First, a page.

2012 Beyond Beauty , Twig Gallery, Brussels, Belgium
2012 United States , Aldrich Contemporary Art Museum, Ridgefield, CT, USA
2012 What Do You Believe In , New York Photo Festival, 2012, NY, USA
2012 Making History , Museum für Moderne Kunst, Frankfurt Germany
2012 CPT: Time, History and Memory , Gallatin Galleries, New York, USA
2011 Untitled (12th Istanbul Biennial) , Istanbul, Turkey
2011 Romare Bearden Show , Studio Museum in Harlem, New York, NY, USA
2011 In Context , Roberts & Tilton, Los Angeles, CA, USA
2011 More American Photographs , Wattis Institute, San Francisco, CA, USA
2011 In Search of the Truth (Truth Booth) , Galway Arts Festival, Galway, Ireland (©ause Collective)
2011 In Focus , En Foco’s Permanent Collection, Syracuse, NY, USA
2011 Visual Word-Poetry Through Photography , Joyce Gordon Gallery, Oakland, CA, USA
2011 Commercial Break , Venice Biennial, Italy
2011 Involuntary , Neville Wakefield, FordProjects, New York, NY, USA
2011 West End , Museum on the Seam, Jerusalem, Israel
2011 Becoming , Nasher Museum of Art, Durham, NC, USA
2011 30 Americans , Corcoran Gallery of Art, Washington, DC, USA
2011 12th Istanbul Biennial , Istanbul, Turkey
2011 Posing Beauty , USC Fisher Museum of Art, Los Angeles, USA
2011 Eat Me , Goodman Gallery Cape Town, South Africa
2011 The February Show , Ogilvy, New York, NY, USA
2011 Elizabeth Catlett: Stargazer , Bronx Museum, Bronx, NY, USA
2011 Off the Beaten Path: Violence, Women and Art , Chicago Cultural Center, Chicago IL, USA
2011 In Context , Iziko South African National Gallery, Cape Town, South Africa
2011 T_XT_RT , Jenkins Johnson Gallery, San Francisco, CA, USA
2011 BAsics: A Celebration of Revolution and the Vision of a New World , Harlem Stage, NY, USA
2010 Huckleberry Finn , Wattis Institute, San Francisco, CA, USA
2010 Greater New York 2010 , PS1, Queens, NY, USA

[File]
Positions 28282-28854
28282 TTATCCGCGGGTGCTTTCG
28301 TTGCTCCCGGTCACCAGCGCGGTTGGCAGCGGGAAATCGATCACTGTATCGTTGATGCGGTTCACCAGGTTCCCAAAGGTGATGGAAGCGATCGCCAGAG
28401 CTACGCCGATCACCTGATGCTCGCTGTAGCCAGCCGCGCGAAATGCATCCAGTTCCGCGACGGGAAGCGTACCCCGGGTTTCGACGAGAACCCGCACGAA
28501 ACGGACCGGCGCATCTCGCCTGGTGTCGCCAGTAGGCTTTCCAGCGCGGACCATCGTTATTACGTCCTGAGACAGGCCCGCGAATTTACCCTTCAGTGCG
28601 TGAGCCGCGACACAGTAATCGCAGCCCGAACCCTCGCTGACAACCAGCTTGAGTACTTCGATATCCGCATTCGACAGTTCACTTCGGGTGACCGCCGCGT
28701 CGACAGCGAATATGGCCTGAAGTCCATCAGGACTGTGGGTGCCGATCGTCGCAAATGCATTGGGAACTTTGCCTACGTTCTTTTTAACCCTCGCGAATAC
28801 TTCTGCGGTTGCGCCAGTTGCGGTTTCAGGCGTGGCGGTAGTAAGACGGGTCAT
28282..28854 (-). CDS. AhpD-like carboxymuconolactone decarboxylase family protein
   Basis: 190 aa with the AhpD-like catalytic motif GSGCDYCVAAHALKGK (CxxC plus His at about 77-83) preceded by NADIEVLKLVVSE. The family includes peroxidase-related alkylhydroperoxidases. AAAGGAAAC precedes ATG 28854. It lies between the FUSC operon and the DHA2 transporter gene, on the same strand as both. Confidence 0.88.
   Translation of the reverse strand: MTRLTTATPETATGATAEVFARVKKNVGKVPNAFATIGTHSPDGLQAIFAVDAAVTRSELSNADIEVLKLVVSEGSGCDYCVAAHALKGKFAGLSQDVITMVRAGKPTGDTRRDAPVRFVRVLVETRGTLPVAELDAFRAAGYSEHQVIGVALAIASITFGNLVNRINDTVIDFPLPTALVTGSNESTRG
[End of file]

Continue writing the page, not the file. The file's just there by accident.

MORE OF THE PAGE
2010 Unfixed , Center for Contemporary Art, Dordrecht, Netherlands
2010 Global Africa , Museum of Art and Design, New York, NY
2010 Africa: See You See Me , Museu da Cidade Pavilhão Preto, Portugal
2010 IIIrd World Festival of Black Arts and Culture , Dakar, Senegal
2010 Progeny Two , Gantt Center, Charlotte, NC, USA
2010 Posing Beauty , Williams College of Art, Williamstown, MA, USA
2010 Pictures & Statues. Country Club , Cincinnati, OH, USA
2010 In Context , Goodman Gallery, Johannesburg, South Africa
2010 After 1968 , Bronx Museum, Bronx, NY, USA
2010 Houston FotoFest Biennial , Houston, TX, USA
2010 CONTACT Toronto Photography Festival , Toronto, Canada
2010 An Autobiography of the San Francisco Bay Area Part 2 , SF Camerawork, San Francisco, CA, USA
2010 Hard Targets , Wexner Center for the Arts, Columbus, OH, USA
2010 Wildly Different Things , Blue Leaf Gallery, Dublin, Ireland
2010 Beg, Borrow, Steal , Rubell Family Collection, Miami, FL, USA
2010 Posing Beauty , Art Gallery of Hamilton, Hamilton, Ontario, Canada
2010 Autobiography of the Bay Area , Part 2, SF Cameraworks, San Francisco, CA, USA
2009 The Black Atlantic , ar/ge kunst, Bolzano, Italy
2009 1969 , PS1, New York, NY, USA
2009 Unnatural Rubber , The Warhol Museum, Pittsburg, PA, USA
2009 The Moving Image , Orange County Museum of Art, Orange County, CA, USA
2009 ICP Triennial: Dress Codes , ICP, New York, NY, USA
2009 Posing Beauty , New York University, New York, NY, USA
2009 New York Photo Festival , Powerhouse Arena, Brooklyn, New York, USA
2009 Collected. Propositions on the Permanent Collection , Studio Museum in Harlem, New York, USA
2009 Double Exposure , DePaul University Museum, Chicago, IL, USA
2009 SIGN/AGE: Fight the Power , Armand Bartos Fine Art, New York, NY, USA